An ordinance promulgated by the AIADMK-led Tamil Nadu government on Wednesday night for the indirect election of corporation mayors has created a furore among the political parties in the state. The move comes in the wake of the BJP demanding their leaders to be appointed as mayors in at least two corporations in the state.
There are 15 corporations, 152 municipalities, 561 town panchayats and 12, 524 village panchayats in Tamil Nadu. However, there has been no local body elections in the state in the last three years. After the DMK and other opposition parties took the issue to the court, the AIADMK government decided to hold the elections in December.
The date of the polls has not been announced yet, but is expected to be notified before December 13 as per the direction of the Supreme Court.
Meanwhile, the passage of the ordinance to conduct indirect polls to elect corporation mayor has come as a surprise since the government had in 2018 advocated for direct election for the mayor post. The reason cited by the government to conduct indirect elections is to ensure that the mayor will not have any hurdles in discharging his duties.
“When councillors are from one party and the mayor from another, the latter will have problems in administering the corporation. He will not get enough support from the members. If indirect polls are held, the mayor will be from the majority party and the members will have an additional responsibility of running the corporation in a better way,” said the government.
The DMK and its allies have cried foul over the decision of holding indirect elections for the mayor post. Former Chennai mayor and DMK’s Saidapet MLA M Subramanian said there are four reasons behind this decision by the AIADMK-led government.
“Leaders of the ally parties of the AIADMK’s, like the Pattali Makkal Katchi (PMK), the Desiya Murpokku Dravida Kazhagam (DMDK) and the BJP, have started claiming they would be elected as mayor in certain corporations. To put an end to such claims and speculations, the AIADMK has decided to elect the councillors first. If they conduct indirect elections to choose mayors, the party can bag the most number of mayor seats,” he said.
The second reason, he said, “Could be the AIADMK’s fears that the BJP may indulge in horse-trading like it did in the last few assembly elections in different states. To avoid such a situation, the AIADMK could have resorted to indirect elections.”
“The third reason could be the internal disputes in the AIADMK itself. We know Fisheries Minister Jayakumar’s son is willing to contest for the Chennai mayor post. But many in the party do not want him as the mayor. So to put an end to such speculations, the government is said to have decided to conduct indirect elections,” added Subramanian.
The move could also have been aimed at stopping DMK leader Udayanidhi Stalin from bagging the mayor post, something the opposition might have planned if there was a direct election, he said.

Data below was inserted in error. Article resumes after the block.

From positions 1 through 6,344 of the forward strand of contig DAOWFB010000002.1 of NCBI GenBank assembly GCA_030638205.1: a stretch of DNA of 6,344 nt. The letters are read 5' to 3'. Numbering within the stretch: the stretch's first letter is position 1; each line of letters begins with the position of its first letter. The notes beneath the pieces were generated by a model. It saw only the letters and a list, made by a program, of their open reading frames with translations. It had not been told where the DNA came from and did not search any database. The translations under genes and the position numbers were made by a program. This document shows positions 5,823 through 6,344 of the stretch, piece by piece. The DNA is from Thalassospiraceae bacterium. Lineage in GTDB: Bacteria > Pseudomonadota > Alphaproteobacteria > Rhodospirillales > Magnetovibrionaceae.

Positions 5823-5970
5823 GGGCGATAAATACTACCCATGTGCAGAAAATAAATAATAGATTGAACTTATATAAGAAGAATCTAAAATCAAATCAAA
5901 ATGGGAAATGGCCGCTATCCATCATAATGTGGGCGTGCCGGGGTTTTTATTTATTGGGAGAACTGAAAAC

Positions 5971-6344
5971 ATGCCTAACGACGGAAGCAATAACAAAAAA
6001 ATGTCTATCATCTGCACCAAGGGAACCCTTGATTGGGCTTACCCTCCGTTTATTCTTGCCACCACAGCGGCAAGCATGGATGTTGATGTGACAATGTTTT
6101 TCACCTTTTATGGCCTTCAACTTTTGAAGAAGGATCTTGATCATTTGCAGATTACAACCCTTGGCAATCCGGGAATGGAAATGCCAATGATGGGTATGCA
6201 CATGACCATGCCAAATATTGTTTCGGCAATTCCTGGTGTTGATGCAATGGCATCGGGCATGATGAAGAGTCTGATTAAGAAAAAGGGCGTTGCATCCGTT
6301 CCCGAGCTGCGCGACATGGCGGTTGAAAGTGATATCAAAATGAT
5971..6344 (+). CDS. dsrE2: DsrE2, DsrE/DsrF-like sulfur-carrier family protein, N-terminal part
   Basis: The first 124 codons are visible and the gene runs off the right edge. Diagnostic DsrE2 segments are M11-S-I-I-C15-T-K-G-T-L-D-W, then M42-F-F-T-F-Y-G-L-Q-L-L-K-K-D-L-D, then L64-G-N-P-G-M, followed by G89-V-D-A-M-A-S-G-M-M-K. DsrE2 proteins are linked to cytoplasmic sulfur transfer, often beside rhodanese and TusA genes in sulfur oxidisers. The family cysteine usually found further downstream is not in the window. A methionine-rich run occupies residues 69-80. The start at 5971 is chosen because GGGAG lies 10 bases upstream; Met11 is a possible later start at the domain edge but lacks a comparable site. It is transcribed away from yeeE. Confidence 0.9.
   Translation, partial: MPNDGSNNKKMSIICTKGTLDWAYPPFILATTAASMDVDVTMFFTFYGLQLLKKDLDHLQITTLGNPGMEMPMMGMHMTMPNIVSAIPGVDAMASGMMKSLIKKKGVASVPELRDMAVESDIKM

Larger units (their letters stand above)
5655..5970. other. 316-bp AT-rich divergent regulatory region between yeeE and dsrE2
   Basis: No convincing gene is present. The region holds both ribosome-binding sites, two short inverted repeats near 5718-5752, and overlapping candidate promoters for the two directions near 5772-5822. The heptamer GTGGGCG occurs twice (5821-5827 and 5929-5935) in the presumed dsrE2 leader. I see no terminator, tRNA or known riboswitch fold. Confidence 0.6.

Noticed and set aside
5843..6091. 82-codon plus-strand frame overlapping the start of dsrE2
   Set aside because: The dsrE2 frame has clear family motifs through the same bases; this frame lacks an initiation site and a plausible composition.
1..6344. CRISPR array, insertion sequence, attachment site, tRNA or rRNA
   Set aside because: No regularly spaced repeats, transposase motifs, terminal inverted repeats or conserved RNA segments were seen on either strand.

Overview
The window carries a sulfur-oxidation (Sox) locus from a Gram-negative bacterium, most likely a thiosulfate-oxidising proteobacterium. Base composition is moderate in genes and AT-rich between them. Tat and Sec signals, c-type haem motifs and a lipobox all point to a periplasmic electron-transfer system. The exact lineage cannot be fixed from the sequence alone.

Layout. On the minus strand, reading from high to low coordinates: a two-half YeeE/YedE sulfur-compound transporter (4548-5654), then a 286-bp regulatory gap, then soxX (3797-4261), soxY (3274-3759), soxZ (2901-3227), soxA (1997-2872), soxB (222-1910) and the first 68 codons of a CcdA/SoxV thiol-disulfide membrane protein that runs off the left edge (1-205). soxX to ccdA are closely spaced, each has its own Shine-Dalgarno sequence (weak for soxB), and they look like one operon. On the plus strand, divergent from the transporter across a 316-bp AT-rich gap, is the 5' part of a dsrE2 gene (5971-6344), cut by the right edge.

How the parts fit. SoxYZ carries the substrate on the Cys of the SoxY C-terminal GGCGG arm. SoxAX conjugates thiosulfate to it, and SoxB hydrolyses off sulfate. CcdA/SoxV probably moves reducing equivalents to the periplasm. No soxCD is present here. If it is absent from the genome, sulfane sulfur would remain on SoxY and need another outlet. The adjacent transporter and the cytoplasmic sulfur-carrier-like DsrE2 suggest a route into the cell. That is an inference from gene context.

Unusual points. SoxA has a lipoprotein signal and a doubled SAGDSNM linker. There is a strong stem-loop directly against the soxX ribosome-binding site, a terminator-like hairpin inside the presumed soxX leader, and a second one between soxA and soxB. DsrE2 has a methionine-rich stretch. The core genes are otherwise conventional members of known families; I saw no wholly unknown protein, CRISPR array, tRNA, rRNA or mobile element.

When asked about the Viduthalai Chiruthaigal Katchi’s (VCK) demand of announcing Chennai Corporation as a reserve constituency, Subramanian said that the DMK would be the first party to celebrate if such an announcement is made. “In DMK, starting from the district-level to the top leadership, Dalits are often given important positions. So, we don’t have any contrary opinions with the VCK,” he said.
‘AIADMK did not consult BJP’
BJP’s state general secretary S Vanathi Sreenivasan told The Federal that AIADMK has not consulted with them before taking the decision of holding indirect polls for the mayor post. “There is still time for holding discussions over seat-sharing,” she said.
Meanwhile, a senior AIADMK leader said that his party had not opposed the DMK’s proposal in 2016 of holding indirect elections. “If they bring indirect elections, it will the right move and if we do the same, it is wrong?” he asked. Asked about seat-sharing he said that nothing has been decided so far.
Senthil Arumugam, general secretary, Satta Panchayat Iyakkam, an organisation working for empowering local governance, said that indirect elections will give “corrupt leaders”.
“The ordinance was passed not only to elect the mayor indirectly, but also the chairpersons of municipalities and town panchayats. The reason cited by the government is to have a ‘political stability’. In 2018, this government had advocated direct elections and now, it brings indirect elections. And in between, they allied with the BJP during the parliamentary elections. This is the main reason why the government changed its position,” he said.
He added that through direct elections, people would have had a chance to elect a qualified leader. “But indirect elections will strip them of that choice. It will pave the way for horse-trading,” said Arumugam.
Jumping to and fro
Earlier, the state had only six corporations — in Chennai, Coimbatore, Madurai, Trichy, Salem and Tirunelveli. From 1996 till 2006, direct elections were held for the mayor position in these corporations. In 2006, the then DMK government chose indirect polls to elect the mayor. And in 2008, new corporations such as Tiruppur, Erode, Vellore and Thoothukudi were created.
When the AIADMK came to power in 2011, they conducted direct elections to choose the mayor. Again in 2014, new corporations were created in Thanjavur and Dindigul. And in 2016, then chief minister J Jayalalithaa, planned to conduct indirect mayor elections.
However, the Edappadi K Palaniswami government choose to conduct direct elections in 2018. Following that, Nagercoil, Hosur and Avadi got the status of corporations this year.